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April 5 is the first "snapshot date" for the data gathering requirement under the U.K. Equality Act 2010 (Gender Pay Gap Information) Regulations 2017 (the Regulations). We thought it would be helpful to share some of the tricky issues we have encountered, as we all get to grips with the detail in the Regulations.
A number of clients have contacted us for clarity over how their pay and benefits system fits into the various definitions within the Regulations. Where you are dealing with grey areas and you've had to make a judgement call, we recommend that you explain your approach within the narrative. Organisations must bear in mind that a director (or equivalent) must sign the declaration of accuracy before approving your gender pay gap report. Additionally, clarity on methodology used this year will be important in ensuring consistency in future years, and/or in addressing any modifications. We recommend that a team is involved in the data gathering and reporting process to deal with the tricky issues since the person running the numbers in payroll or reward may not have the same level of technical knowledge as the HR manager who is overseeing the project.
We run our payroll at the end of April. How do you deal with new joiners and leavers between the snapshot date and the end of the month? The snapshot date is significant as this is the day when you assess the number of relevant employees for the purposes of the 250 threshold and the employees to include in your calculations. That means if someone joins on 6th April they should not be included in this year's report. Likewise those who leave before 5th April but receive pay in April should not be included.
We have less than 250 employees but if we include partners this takes us over the 250 requirement. Are we caught by the Regulations? Technically on a literal interpretation of the Regulations partners may be included in the threshold figure since the trigger is whether an employer has 250 employees on the snapshot date (as opposed to 250 relevant employees). However, partners are certainly excluded in relation to any of the pay reporting obligations because they are specifically excluded from the definition of "relevant employee."
Should we include consultants and board members in the pay gap calculations? The ACAS guidance explains that the definition of employee covers some self-employed people where they have a contract to provide personal service. This may extend to board members and consultants, unless they provide their services via a service company or it is otherwise clear they do not have to perform services personally, in which case there is no obligation to include them in your figures.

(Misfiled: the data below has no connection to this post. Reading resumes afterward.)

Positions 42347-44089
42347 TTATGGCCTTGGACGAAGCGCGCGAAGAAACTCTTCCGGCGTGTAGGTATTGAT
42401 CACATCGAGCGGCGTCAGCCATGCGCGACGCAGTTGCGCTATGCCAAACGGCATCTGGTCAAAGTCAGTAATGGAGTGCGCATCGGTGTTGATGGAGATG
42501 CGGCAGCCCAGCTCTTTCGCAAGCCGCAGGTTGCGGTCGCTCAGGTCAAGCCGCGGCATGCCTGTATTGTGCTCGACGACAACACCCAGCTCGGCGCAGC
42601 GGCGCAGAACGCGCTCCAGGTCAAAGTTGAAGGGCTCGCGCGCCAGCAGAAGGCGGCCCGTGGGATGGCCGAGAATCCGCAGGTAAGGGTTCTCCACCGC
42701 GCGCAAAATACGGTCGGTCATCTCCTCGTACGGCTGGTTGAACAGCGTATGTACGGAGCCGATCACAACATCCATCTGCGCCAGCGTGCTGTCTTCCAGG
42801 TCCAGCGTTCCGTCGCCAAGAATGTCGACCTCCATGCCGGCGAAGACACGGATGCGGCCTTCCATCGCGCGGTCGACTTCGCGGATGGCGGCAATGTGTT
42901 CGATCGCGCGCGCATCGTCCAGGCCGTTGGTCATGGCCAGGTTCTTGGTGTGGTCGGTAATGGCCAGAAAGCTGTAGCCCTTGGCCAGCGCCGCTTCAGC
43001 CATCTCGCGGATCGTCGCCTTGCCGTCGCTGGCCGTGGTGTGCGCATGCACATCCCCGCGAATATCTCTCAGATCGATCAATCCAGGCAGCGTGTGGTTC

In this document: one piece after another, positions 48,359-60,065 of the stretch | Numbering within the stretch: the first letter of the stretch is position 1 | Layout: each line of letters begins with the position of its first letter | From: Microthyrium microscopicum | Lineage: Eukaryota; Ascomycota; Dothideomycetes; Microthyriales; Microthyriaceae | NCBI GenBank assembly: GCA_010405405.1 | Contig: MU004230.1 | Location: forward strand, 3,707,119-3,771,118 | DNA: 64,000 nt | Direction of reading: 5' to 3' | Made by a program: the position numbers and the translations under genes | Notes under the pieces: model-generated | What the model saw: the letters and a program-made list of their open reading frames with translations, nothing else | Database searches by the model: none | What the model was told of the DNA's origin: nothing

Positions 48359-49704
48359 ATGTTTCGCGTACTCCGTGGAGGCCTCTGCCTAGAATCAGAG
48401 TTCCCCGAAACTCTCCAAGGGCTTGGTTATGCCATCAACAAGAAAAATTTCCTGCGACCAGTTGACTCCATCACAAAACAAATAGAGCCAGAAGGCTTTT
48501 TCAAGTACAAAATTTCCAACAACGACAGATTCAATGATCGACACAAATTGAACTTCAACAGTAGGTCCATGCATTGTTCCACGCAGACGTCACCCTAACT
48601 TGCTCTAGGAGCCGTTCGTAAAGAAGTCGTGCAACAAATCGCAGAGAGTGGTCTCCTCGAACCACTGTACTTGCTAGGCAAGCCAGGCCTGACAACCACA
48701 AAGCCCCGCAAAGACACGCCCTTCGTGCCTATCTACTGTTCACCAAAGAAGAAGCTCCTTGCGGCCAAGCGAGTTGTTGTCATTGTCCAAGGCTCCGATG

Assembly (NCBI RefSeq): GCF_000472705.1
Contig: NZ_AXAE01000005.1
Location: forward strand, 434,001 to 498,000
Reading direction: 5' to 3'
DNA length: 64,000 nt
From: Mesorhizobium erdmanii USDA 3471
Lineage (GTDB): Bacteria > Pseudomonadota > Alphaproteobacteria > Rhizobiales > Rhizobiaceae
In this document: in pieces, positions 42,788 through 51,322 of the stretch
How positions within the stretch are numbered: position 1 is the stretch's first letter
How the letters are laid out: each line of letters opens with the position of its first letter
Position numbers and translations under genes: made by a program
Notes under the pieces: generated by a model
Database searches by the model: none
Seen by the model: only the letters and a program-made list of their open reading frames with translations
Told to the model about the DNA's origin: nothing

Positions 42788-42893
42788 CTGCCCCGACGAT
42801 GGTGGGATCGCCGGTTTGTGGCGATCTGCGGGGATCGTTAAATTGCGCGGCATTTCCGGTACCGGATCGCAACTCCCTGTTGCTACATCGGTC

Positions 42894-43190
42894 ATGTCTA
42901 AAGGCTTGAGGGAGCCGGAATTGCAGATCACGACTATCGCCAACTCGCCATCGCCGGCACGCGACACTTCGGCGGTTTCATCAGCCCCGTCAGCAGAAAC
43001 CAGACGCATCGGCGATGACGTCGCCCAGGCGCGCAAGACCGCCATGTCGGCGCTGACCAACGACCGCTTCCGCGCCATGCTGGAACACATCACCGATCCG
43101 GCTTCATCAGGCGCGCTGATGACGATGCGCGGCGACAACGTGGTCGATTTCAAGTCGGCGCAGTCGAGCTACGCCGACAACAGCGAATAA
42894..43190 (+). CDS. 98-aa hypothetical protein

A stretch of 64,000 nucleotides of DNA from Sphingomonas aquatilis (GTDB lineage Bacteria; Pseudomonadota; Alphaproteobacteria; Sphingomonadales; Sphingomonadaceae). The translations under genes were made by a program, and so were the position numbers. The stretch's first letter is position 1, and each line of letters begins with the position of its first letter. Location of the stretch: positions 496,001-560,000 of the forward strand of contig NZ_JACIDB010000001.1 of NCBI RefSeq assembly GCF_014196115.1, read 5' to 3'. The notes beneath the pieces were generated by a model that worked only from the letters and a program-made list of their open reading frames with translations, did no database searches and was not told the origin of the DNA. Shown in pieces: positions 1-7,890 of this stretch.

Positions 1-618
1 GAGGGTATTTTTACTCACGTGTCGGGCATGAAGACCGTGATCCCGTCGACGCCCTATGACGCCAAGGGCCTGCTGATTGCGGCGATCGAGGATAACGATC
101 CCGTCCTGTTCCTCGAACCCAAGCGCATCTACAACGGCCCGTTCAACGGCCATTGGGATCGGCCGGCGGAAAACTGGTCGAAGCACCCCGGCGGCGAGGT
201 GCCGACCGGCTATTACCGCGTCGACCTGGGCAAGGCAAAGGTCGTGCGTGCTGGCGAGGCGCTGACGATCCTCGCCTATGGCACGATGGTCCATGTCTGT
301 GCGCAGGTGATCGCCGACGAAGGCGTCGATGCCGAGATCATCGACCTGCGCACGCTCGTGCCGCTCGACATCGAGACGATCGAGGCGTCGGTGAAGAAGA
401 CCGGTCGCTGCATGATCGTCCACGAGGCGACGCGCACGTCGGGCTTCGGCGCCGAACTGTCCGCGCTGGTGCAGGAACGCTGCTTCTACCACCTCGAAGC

Can we exclude consultants if we don't know how many hours a week our consultants work? There is some scope within the Regulations to exclude self-employed consultants (who are otherwise caught) where it is not reasonably practicable for an employer to obtain the data necessary for the Gender Pay Gap reporting. The ACAS guidance suggests that before arriving at this conclusion an employer should at least try to obtain the information by asking the consultant for the information. The guidance also suggests that new consultancy agreements are drafted in such a way to impose obligations on consultants to retain pay and hours worked for the purposes of compliance with the Regulations.
How do you deal with pension contributions? This depends on how an employer administers the pension and there is a distinction between employer and employee pension contributions. Employer pension contributions are not "pay." They are contributions paid by the employer rather than monies deducted from the employee's pay and so do not affect the Gender Pay Gap or bonus. Where employee pension contributions are made via salary sacrifice then this sacrificed aspect should also be excluded. The salary that has been sacrificed is in return for an additional employer pension contribution.
Are tips included in ordinary pay, in situations where the employer distributes the tips and deducts PAYE and NIC? We do not consider that tips would be covered as they are not considered pay for the purpose of National Minimum Wage calculations.
How do you calculate working hours with rotas where people work e.g., 3 weeks on 3 weeks off? Where there are no fixed hours on a weekly basis (or over a period) the Regulations will normally require a 12-week reference period to be used to determine the weekly hours, but this may vary depending on how the rota contracts are drafted in relation to weekly hours. Where averaging, the Regulations state that during this 12-week period no account should be taken of weeks which are not worked, meaning that the average figure would relate only to the working weeks. If this method is adopted this will result in a very low hourly rate. An alternative approach may be to take an averaging reflecting the whole work and leave pattern, which may not be technically correct but may present a more realistic account of what pay is based on. Any such judgement calls should be carefully recorded.
Alison Woods is an attorney with CMS Cameron McKenna in Aberdeen, U.K., and Paul Graham is an attorney with CMS Cameron McKenna in London. © CMS Cameron McKenna. All rights reserved. Reposted with permission of Lexology.
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